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RE: Protect Your Dog From Ticks
Since we have started discussing types of ticks and fleas are some more resistant to certain tick and flea treatments?My chow chow use to be flea free just by using the anti-flea and tick dog shampoo once every ten days as per the instructions. I would then use another type of shampoo on the other days I would give her a bath. Recently however the shampoo does not seem to work anymore and she had an infestation. I then got her a gentler tick and flea soap that the vet recommended so I could bathe her more frequently and hopefully control the infestation. That did not work so we resorted to a once a month anti-flea and tick treatment. That worked but I'm not keen on giving the dog such a powerful treatment every month as it might contain too much chemicals so I'm looking for other options.
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02-28-2013, 09:56 AM,
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4sweed Offline
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RE: Protect Your Dog From Ticks
trishgl,
For my dog I always used Frontline, only because it worked on him. Some people use the Advantx II products, but that did not work on my dog.

I didn't like flea collars, because when my dog played he would get it caught on branches, and other dogs often grabbed ahold of the collar, trying to tug it off him.

I am like you I hate the chemicals.

A friend of mine said putting cider vinagar in their dogs feed helped ward of fleas and ticks. It did not work on my dog.

Another thing sometimes when they load up with fleas and nothing works to get the fleas off, your dog might have a health problem that need attention.

One friend, her retriver was loaded with fleas and they went to the vet, turns out the dog had a growth along its spine.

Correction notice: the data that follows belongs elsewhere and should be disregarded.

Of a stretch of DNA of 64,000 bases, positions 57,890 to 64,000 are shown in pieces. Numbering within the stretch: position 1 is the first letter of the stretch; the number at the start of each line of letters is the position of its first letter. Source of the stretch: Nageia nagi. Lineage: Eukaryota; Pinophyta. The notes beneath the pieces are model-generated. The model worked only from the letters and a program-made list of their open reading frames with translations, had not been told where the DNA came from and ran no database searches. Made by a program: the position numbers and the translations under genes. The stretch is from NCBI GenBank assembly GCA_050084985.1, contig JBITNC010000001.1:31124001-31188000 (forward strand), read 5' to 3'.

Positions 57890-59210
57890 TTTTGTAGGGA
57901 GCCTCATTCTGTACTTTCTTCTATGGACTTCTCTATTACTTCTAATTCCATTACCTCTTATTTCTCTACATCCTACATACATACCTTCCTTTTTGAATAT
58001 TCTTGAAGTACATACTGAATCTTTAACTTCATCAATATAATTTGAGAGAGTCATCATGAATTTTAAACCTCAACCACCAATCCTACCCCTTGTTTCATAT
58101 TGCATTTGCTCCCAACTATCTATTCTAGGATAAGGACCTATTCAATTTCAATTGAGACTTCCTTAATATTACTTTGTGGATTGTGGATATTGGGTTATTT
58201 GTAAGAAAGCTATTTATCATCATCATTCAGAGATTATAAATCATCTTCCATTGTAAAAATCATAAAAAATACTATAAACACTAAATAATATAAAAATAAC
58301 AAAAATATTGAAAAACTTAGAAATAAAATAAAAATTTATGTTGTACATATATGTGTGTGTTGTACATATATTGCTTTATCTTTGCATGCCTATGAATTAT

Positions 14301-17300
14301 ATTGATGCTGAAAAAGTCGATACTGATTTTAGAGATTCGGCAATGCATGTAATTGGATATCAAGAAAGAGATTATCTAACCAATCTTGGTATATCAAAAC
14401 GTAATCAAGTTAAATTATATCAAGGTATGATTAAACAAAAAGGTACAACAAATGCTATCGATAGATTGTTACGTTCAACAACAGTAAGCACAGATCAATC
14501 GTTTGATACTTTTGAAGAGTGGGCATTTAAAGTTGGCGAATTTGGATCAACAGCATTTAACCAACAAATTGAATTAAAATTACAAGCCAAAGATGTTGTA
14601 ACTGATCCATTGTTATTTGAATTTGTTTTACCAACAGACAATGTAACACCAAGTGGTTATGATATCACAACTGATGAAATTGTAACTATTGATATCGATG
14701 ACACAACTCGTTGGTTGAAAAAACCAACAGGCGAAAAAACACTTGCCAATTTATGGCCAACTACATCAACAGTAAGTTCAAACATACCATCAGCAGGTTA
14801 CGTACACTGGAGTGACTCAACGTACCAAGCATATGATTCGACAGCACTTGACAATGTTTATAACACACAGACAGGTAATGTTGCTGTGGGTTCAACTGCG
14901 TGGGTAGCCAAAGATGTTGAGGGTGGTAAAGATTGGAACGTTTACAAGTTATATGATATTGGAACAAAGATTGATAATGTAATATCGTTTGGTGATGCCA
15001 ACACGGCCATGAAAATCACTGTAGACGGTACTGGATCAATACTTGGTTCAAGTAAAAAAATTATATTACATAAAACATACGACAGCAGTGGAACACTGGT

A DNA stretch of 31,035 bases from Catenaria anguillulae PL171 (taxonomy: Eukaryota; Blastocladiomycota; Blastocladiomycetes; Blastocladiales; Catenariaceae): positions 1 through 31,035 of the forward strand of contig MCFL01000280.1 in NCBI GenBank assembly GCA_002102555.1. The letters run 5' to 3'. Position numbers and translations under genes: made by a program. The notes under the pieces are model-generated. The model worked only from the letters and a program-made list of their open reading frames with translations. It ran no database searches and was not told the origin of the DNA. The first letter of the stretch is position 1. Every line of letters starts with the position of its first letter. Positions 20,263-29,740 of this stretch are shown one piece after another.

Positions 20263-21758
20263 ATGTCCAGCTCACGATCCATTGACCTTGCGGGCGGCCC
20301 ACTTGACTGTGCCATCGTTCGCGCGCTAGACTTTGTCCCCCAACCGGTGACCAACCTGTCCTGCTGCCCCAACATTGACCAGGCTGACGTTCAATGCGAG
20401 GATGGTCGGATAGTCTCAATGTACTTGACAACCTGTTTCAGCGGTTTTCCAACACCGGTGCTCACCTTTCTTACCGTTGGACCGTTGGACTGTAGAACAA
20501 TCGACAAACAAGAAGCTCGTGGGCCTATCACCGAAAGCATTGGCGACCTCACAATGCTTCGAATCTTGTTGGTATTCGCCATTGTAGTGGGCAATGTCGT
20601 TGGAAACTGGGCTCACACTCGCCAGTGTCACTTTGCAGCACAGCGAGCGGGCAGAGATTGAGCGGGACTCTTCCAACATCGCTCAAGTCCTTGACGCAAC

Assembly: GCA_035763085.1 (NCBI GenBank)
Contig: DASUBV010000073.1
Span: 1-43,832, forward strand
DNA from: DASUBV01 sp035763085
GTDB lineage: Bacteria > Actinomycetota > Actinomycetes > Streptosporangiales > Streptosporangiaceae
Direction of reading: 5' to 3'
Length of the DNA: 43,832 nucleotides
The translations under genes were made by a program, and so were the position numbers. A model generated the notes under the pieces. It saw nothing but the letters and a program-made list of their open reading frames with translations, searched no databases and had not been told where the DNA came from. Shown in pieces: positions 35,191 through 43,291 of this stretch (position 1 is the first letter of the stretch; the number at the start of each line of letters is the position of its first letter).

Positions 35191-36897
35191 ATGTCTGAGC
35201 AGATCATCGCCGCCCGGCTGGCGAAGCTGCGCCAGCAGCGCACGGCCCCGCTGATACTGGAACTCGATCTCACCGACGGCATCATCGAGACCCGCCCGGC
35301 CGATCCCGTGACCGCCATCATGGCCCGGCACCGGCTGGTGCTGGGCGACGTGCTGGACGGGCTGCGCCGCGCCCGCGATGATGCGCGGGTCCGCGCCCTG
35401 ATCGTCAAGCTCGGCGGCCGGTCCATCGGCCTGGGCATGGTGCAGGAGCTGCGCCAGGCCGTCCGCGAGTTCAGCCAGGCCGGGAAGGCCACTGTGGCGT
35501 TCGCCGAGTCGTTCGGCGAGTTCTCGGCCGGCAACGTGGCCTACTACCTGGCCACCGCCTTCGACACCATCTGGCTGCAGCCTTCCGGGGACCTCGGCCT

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03-01-2013, 11:20 AM,
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RE: Protect Your Dog From Ticks
I spoke with a friend of mine that uses only homemade or herbal items on her cats to prevent fleas. She uses brewer's yeast (not bakers yeast), on her cats.

She rubs some into their fur once a week, and when they clean themselves, some of it gets digested.

She thinks the fleas don't like the taste of her cats blood because of yeast. Anyways, her cats are flea free.

For dogs you could try mixing some in their feed, or rubbing some into their fur and see if it works.
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03-01-2013, 03:30 PM,
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trishgl Offline
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RE: Protect Your Dog From Ticks
Thanks for the advice. I have also tried tick and flea powders but I'm not keen on chemicals in powder form floating around my house and sofa which is where my chow loves to sit. I've tried several types of herbal soaps but that did not work either. I'll try the brewers yeast and hope that works. I'll keep you posted.